Living in Florida, I find myself spending much of my free time at my “happy place” – Walt Disney World Resort in Orlando. My family and I love it. Often, people ask why I love Disney so much - here's why and it may not be for the obvious reasons (yes, the parks are full of magic and nostalgia that create a type of escapism and return to childhood – but that’s not really why). It’s the great service and the way they own problems even when they themselves didn’t cause them. Here is one such example.
About two years ago, my younger son, who was 4 at the time, missed the height requirement for Space Mountain by maybe a centimeter. Maybe. So, the cast member there broke the news he couldn't ride. That could've been the end of it. Should have been actually - he should have sent us on our way with a "sorry buddy, maybe next time" or maybe a sticker. Instead, sensing my son’s obvious disappointment, the cast member pulled out a special “fast pass” good for any other ride at Magic Kingdom and handed it to my son - he was so proud and felt like a superstar.
Again, it isn’t Disney’s fault my son was too short for the ride. That’s life. It isn’t always fair. But Disney wouldn’t have any of that. They took my son’s problem, owned it, and immediately went above and beyond to fix it. And it’s a story I have been telling ever since. (By the way, about two months later, he finally was tall enough and had the time of his life). But as a parent, the time he wasn’t allowed on was the memory that has stayed with me longer.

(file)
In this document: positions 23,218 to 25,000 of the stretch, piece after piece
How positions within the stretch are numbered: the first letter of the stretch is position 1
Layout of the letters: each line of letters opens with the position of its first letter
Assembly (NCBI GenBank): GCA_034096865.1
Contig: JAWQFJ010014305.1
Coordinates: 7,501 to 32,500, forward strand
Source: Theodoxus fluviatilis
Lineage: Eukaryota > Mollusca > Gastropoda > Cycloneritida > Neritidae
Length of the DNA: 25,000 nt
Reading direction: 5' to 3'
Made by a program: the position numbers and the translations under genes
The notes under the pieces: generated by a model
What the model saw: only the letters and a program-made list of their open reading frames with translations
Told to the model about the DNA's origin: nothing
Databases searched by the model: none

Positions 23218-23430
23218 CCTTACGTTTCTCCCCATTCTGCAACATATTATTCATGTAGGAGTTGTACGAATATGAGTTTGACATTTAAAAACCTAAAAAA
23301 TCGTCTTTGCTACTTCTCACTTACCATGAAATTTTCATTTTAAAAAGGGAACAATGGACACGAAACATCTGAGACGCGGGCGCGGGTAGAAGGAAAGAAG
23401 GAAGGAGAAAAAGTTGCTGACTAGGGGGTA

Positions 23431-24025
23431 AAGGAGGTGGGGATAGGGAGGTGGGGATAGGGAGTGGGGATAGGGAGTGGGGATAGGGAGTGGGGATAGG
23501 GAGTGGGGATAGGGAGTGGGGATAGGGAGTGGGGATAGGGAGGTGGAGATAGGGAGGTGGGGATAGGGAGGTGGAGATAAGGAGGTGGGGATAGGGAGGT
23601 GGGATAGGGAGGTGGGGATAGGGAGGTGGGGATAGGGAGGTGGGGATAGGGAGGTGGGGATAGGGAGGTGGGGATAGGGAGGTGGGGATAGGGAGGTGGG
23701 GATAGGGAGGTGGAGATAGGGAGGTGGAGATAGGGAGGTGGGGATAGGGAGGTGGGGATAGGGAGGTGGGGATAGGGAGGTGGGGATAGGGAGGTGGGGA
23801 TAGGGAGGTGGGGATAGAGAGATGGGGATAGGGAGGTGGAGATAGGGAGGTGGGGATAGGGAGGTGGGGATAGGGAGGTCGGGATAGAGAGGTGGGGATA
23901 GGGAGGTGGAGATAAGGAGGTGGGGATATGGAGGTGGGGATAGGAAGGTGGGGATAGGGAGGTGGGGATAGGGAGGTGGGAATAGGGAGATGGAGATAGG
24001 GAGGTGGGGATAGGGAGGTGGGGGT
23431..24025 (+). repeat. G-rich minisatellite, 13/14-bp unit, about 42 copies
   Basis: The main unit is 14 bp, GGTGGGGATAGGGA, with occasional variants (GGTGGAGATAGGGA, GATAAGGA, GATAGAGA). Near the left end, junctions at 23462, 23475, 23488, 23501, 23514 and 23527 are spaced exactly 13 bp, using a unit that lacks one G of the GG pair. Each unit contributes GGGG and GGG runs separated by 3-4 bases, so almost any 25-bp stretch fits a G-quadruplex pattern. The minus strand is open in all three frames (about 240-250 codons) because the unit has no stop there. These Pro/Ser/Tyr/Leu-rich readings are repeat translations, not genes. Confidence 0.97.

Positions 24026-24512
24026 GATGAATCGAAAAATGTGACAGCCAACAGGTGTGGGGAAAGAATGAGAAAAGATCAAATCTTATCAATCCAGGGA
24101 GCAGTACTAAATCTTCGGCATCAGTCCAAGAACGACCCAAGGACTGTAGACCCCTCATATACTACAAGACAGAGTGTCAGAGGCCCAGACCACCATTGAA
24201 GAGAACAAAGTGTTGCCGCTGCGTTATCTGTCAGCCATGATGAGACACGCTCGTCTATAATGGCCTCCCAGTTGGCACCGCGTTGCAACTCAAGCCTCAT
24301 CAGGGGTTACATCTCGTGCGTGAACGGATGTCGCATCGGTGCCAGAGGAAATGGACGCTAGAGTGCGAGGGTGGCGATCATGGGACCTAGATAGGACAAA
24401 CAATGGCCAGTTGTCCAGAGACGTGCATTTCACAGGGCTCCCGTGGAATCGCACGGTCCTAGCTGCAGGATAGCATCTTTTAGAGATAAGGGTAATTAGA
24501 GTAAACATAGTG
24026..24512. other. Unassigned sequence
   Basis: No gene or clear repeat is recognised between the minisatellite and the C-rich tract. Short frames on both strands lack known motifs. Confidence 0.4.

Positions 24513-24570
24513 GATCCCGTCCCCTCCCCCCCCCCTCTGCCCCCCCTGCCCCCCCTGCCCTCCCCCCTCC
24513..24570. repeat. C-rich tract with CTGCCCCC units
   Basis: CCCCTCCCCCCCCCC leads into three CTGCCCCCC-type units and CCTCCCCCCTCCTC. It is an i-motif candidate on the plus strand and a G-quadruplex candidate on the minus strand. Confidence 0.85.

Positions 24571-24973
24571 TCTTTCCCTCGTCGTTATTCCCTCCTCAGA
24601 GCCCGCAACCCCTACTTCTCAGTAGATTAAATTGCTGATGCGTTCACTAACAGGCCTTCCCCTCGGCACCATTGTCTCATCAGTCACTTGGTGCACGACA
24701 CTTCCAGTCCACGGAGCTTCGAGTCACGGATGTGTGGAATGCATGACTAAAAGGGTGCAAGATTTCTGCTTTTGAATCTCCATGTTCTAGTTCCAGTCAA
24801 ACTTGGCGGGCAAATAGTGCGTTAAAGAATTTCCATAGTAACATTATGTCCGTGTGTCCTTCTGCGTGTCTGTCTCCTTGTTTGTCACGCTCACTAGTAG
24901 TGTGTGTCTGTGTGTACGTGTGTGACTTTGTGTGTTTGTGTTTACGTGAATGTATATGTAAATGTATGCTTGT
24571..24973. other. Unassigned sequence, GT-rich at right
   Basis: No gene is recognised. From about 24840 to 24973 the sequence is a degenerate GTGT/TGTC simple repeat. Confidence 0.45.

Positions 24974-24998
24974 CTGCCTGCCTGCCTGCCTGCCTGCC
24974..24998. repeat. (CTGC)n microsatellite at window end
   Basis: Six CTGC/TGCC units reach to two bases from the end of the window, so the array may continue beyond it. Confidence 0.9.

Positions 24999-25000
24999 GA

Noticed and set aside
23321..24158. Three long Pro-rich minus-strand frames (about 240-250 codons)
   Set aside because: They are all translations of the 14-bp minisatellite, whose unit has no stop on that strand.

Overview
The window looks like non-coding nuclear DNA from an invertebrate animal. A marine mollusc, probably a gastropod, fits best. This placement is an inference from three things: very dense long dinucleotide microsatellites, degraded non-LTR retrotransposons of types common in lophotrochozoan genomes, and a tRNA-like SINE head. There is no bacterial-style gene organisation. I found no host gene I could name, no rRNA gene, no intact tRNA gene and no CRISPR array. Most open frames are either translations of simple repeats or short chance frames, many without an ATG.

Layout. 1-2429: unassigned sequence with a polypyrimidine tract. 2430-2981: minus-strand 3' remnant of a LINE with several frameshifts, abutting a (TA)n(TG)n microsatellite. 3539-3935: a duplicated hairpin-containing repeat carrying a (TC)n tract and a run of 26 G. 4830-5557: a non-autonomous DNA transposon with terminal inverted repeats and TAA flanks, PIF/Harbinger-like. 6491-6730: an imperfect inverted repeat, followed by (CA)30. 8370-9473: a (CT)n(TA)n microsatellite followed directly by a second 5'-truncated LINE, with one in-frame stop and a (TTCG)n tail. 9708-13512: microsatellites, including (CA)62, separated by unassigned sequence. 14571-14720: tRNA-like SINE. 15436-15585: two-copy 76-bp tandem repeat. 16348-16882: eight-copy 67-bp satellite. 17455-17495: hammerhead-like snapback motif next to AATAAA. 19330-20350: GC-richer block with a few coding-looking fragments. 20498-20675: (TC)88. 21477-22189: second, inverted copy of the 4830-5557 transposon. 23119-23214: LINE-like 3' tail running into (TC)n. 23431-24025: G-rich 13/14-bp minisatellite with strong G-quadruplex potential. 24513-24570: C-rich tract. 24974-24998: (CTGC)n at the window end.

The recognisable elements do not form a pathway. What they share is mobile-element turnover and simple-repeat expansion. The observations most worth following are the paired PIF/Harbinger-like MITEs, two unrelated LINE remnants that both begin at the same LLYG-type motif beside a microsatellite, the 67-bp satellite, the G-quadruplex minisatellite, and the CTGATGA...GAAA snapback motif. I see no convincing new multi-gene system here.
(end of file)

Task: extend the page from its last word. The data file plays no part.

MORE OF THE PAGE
It’s a sense of reassurance and comfort that no matter what happens, I’ll be taken care of.
And that makes me want to return again and again.
Matthew Papuchis is an award-winning corporate communications strategist and leader with global experience with some of the world's leading brands and most admired companies. Through strategic communications efforts, he helps organizations reach business goals and objectives, drive results, engage employees, inspire performance and promote organizational culture and values.
He currently works for Marriott International, leading communications and change management efforts for Marriott's Caribbean and Latin America (CALA) regional operations based in Plantation, FL. Prior to this, he worked for Carnival Cruise Line where he led the employee communications function and served as a senior communications adviser to the Company President. Before joining Carnival, he served as the Senior Manager of Internal Communications for The Ritz-Carlton Hotel Company where he developed and implemented the brand's global internal communication strategy and managed the design, development and publication of the company’s internal communications vehicles.
He received his M.A. in Strategic Communication and Leadership from Seton Hall University and his B.S. in Mass Communication from Towson University.